The shortfall in specialised IT security skills is increasing the risk profile of South African organisations. Addressing this shortfall demands an increased focus on developing a skills pipeline within public-private sector partnerships, says Fortinet South Africa.
Ron Harris, Major Account Manager: public sector at Fortinet South Africa, says the IT security skills shortfall is a global problem. “In South Africa, we see cyber risk exposure increasing due to the skills shortfall, as well as due to ageing security infrastructure that is inadequate for mitigating increasingly sophisticated attacks.” This is a problem particularly apparent in the public sector, he says.
However, South Africa is not alone in this. Global studies indicate a drastic need for more cyber security experts in public sector, with a 451 Research study of more than 1,000 IT professionals finding security managers reporting significant obstacles in implementing desired security projects due to lack of staff expertise (34.5 percent) and inadequate staffing (26.4 percent). As recently as July 12, 2016, the US Office of Management and Budget issued a Memorandum entitled “Federal Cybersecurity Workforce Strategy” discussing how the Federal government was attempting to address recruitment challenges for the Federal cybersecurity workforce. On a broader industry scale, current estimates show up to one million cyber security job openings with demand expected to rise to 6 million globally by 2019.
Harris believes that in South Africa, the public sector is well aware of the risks of cyber attack, non-compliance, reputational damage and service delivery impact. “We see many public sector organisations moving to improve their levels of IT security. However, many others are challenged by budget constraints and skills shortages, resulting in their running ageing and varied point solutions, and requiring outside assistance for patching and maintenance.”
These, he notes, are expensive and risky approaches to securing systems and information. “Often, there is also a disconnect between network performance and security, with organisations focusing their energies on improving network performance at the cost of security,” he says.
Two immediate solutions to these challenges include integrating and updating enterprise security, and building a skills pipeline, says Harris.
“By updating ageing solutions and integrating them into a single stack, organisations gain easier management, a single view of the environment, and require fewer skilled resources to manage IT security. By aligning network performance and security performance and the associated IP, the organisation stands to gain both optimal security and network performance,” he says.
Skills development is a longer-term, but crucial investment, he notes. “A number of South African IT stakeholders, and many local organisations, are investing in IT security skills development. However, these programmes need to be beefed up if we are to achieve the level of IT security skills we need in the country.” Public and private sector need to embark on focused cyber security training and certification programmes that deliver both theoretical and practical training, in order to support government’s strategic objectives to reduce unemployment, develop the economy and enhance service delivery, Harris says.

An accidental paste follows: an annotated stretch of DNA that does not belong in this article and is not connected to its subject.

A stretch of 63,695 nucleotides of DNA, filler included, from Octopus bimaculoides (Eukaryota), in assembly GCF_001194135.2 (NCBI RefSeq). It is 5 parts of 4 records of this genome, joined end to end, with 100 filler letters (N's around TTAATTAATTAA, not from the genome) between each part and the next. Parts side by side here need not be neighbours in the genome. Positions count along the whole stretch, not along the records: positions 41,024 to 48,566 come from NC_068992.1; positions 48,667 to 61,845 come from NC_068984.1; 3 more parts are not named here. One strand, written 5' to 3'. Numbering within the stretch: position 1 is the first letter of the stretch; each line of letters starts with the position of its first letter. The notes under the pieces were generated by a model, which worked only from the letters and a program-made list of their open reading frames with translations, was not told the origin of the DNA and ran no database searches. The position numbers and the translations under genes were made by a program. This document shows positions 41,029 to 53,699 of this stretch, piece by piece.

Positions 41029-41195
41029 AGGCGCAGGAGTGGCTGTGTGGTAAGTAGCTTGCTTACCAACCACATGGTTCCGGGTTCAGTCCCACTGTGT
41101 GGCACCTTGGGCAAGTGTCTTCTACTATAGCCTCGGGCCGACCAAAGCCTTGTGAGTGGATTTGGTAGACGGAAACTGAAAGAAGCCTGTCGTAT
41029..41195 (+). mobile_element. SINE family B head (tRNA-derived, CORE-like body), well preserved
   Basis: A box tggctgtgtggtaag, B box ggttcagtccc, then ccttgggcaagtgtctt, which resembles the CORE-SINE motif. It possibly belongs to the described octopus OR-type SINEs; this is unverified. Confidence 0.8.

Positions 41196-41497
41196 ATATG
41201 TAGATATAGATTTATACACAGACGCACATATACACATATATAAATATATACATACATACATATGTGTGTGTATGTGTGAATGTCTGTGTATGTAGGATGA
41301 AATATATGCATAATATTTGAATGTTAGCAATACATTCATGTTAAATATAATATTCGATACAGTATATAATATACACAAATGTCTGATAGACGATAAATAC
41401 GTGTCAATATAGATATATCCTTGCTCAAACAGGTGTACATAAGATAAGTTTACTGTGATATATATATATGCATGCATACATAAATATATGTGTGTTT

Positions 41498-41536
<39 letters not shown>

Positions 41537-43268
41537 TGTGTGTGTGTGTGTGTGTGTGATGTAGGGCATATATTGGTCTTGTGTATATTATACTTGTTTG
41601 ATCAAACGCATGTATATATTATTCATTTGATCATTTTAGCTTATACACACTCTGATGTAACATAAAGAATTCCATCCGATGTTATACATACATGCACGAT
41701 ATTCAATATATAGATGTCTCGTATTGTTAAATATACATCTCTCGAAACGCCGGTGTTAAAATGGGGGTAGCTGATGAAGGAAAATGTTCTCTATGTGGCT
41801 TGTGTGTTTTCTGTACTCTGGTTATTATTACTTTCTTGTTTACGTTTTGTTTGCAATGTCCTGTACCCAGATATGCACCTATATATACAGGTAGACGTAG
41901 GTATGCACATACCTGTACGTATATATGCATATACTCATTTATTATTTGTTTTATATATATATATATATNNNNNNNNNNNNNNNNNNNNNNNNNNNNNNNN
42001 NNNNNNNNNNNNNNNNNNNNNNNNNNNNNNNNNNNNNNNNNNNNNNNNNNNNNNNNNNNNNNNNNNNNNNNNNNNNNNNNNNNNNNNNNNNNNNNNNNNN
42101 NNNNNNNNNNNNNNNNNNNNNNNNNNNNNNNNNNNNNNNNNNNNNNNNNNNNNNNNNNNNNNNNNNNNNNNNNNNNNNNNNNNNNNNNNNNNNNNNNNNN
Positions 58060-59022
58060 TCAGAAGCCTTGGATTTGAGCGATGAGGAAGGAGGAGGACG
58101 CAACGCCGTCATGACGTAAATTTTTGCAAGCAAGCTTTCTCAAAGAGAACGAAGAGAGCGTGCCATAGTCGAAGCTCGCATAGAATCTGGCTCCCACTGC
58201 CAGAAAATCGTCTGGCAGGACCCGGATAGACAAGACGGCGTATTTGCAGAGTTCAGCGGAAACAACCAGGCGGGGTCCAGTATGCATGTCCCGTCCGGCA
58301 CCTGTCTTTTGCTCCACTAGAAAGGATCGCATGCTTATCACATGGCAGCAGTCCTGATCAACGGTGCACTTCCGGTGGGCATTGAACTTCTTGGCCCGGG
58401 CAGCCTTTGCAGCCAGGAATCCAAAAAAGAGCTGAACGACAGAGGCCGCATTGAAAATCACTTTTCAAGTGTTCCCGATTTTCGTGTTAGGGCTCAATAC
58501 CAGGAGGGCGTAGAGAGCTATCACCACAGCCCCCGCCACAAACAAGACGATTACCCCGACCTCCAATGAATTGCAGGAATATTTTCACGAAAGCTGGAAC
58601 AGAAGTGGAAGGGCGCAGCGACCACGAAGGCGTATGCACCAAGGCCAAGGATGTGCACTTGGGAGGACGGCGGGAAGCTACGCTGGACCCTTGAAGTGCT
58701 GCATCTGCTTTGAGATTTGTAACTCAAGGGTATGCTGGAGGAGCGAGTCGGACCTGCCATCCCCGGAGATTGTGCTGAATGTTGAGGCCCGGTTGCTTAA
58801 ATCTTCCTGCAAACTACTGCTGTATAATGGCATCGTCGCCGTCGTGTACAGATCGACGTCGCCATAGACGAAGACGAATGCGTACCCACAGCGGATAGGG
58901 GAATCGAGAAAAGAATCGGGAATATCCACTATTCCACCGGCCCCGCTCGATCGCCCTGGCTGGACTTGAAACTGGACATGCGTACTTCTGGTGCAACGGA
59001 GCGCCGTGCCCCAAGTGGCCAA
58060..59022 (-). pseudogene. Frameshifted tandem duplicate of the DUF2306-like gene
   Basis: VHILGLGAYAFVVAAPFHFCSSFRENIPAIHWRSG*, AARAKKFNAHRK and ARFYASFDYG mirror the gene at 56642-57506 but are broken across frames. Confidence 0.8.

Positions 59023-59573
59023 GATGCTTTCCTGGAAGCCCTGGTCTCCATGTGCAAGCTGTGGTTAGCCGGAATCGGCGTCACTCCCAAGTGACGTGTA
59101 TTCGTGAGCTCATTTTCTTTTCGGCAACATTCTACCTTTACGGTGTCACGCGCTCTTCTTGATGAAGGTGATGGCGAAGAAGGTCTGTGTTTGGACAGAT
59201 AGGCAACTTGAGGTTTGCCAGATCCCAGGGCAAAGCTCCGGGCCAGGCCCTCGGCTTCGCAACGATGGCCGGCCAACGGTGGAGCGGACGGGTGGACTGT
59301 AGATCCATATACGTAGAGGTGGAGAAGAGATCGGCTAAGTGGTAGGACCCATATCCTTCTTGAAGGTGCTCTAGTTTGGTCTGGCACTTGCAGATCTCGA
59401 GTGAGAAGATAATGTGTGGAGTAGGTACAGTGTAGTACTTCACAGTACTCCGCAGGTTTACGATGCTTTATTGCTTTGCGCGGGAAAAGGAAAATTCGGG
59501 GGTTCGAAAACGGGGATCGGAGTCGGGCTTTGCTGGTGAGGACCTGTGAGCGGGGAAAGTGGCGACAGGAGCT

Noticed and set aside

Aiming to contribute to a local IT security skills pipeline, Fortinet South Africa is in talks with local tertiary institutions to bring the Fortinet Network Security Academy (FNSA) to South Africa. The FNSA is a global initiative introduced earlier this year to develop and train action-oriented cyber security experts to manage new and advanced threats on the horizon. Through tertiary institutions, the Academy provides theoretical and practical Fortinet training and certification to students around the world.
The programme has already been rolled out in the U.S. at institutions such as Cape Coral Technical College in Florida, Per Scholas in Atlanta, New York, Columbus and Cincinnati, the Institute for Veterans and Military Families at Syracuse University in New York; at Dalhousie University in Nova Scotia, Canada; Willis College in Ottawa, Canada; and HTL Rennweg in Austria. Twenty additional organisations are expected to become Academy sites soon.
Harris says: “Fortinet has recently started talks with South African IT-focused education facilities on bringing the FNSA programme to South Africa. Our contribution to this training would include the necessary technologies, network security expert level four training and the exam, fully integrated into the related faculty degree or diploma course. This programme would make students more marketable on graduation and would also serve to take much-needed advanced cyber security skills into the workplace.”
In addition to promoting the FNSA, Fortinet is also actively up skilling its partner ecosystem through partner and end-user technical break-away sessions lead by both local and international systems engineering teams, where IT professionals participate in in-depth workshops to update their skills on the latest technologies.
“We, and other industry players, need to work with public and private sector organisations to focus on training more learners to prevent cybercrime, and continue to expose more IT professionals to the latest security technologies and trends,” says Harris.